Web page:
Recent advances in genetic and molecular technologies gradually paved the way for the transition from traditional fungal karyotyping to more comprehensive chromosome biology studies. Extensive chromosomal polymorphisms largely resulting from chromosomal rearrangements (CRs) are widely documented in fungal genomes. These extraordinary CRs in fungi generate substantial genome plasticity compared to other eukaryotic organisms. Here, we review the most recent findings on fungal CRs and their underlying mechanisms and discuss the functional consequences of CRs for adaptation, fungal evolution, host range, and pathogenicity of fungal plant pathogens in the context of chromosome biology. In addition to a complement of permanent chromosomes called core chromosomes, the genomes of many fungal pathogens comprise distinct unstable chromosomes called dispensable chromosomes (DCs) that also contribute to chromosome polymorphisms. Compared to the core chromosomes, the structural features of DCs usually differ for gene density, GC content, housekeeping genes, and recombination frequency. Despite their dispensability for normal growth and development, DCs have important biological roles with respect to pathogenicity in some fungi but not in others. Therefore, their evolutionary origin is also reviewed in relation to overall fungal physiology and pathogenicity.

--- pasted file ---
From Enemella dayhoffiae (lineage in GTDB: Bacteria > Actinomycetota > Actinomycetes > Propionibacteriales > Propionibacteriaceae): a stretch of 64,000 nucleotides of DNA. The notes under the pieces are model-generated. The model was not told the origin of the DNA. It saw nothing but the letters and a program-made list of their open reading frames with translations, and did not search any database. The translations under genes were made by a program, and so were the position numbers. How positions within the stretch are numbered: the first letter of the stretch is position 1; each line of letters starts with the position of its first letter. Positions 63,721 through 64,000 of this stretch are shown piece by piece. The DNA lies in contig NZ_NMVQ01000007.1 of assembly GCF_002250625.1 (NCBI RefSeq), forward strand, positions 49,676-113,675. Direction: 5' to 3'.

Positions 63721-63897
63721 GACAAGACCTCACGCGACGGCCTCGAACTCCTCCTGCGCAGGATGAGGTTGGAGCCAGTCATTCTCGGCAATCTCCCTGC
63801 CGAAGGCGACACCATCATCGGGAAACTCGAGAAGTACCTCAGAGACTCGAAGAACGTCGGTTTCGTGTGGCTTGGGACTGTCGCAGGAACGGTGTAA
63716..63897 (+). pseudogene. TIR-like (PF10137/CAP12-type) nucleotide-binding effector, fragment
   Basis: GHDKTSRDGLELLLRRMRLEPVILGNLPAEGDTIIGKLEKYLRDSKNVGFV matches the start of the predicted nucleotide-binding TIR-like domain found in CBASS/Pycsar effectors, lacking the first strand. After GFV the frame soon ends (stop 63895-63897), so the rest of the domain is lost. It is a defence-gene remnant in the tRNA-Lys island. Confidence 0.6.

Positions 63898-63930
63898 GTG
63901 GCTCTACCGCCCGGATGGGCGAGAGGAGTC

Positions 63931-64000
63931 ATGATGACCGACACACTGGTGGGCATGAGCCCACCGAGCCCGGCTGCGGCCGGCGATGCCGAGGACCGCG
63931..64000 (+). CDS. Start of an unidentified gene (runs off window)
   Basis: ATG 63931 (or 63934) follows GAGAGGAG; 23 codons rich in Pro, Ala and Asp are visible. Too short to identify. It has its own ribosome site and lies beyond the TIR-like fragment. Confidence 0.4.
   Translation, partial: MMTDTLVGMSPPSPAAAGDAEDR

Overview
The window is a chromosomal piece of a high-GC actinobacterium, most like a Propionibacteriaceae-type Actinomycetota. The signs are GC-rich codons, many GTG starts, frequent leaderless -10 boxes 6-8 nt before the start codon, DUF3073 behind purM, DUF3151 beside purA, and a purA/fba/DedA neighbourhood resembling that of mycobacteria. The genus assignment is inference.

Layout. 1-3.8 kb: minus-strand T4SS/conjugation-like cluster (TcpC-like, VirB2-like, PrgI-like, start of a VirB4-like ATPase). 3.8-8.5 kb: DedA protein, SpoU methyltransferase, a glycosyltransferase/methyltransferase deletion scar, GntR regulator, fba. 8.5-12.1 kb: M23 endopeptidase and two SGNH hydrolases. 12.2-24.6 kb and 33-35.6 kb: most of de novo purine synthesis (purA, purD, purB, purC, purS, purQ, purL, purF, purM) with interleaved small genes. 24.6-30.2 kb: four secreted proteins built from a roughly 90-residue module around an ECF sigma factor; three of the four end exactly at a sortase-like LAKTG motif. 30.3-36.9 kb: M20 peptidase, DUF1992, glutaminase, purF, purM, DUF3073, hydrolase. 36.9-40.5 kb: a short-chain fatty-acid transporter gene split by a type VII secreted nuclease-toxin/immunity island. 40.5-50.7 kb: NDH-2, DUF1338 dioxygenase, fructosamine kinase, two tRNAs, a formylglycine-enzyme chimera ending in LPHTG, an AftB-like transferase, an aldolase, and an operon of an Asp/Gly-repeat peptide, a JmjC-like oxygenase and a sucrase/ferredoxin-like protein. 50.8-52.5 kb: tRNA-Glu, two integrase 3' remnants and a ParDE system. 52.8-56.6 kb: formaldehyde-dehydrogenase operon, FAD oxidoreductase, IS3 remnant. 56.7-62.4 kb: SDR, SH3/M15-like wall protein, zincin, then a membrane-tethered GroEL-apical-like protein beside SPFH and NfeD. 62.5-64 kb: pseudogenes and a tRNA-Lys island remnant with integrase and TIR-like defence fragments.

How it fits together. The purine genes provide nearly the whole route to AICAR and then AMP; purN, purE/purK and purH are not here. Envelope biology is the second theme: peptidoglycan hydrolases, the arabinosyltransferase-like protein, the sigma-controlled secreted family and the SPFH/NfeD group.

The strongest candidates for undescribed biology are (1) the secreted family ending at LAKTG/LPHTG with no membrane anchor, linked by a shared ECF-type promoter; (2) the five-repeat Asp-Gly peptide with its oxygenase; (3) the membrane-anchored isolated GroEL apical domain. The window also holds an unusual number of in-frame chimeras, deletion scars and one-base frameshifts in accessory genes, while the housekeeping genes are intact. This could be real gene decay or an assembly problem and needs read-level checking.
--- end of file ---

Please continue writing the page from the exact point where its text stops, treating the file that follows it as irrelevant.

|Journal||Annual Review of Phytopathology|
|Publication status||Published - 2017|
- Chromosomal rearrangement
- Cytological karyotyping
- Evolutionary adaptation
- Genome evolution
- Horizontal gene transfer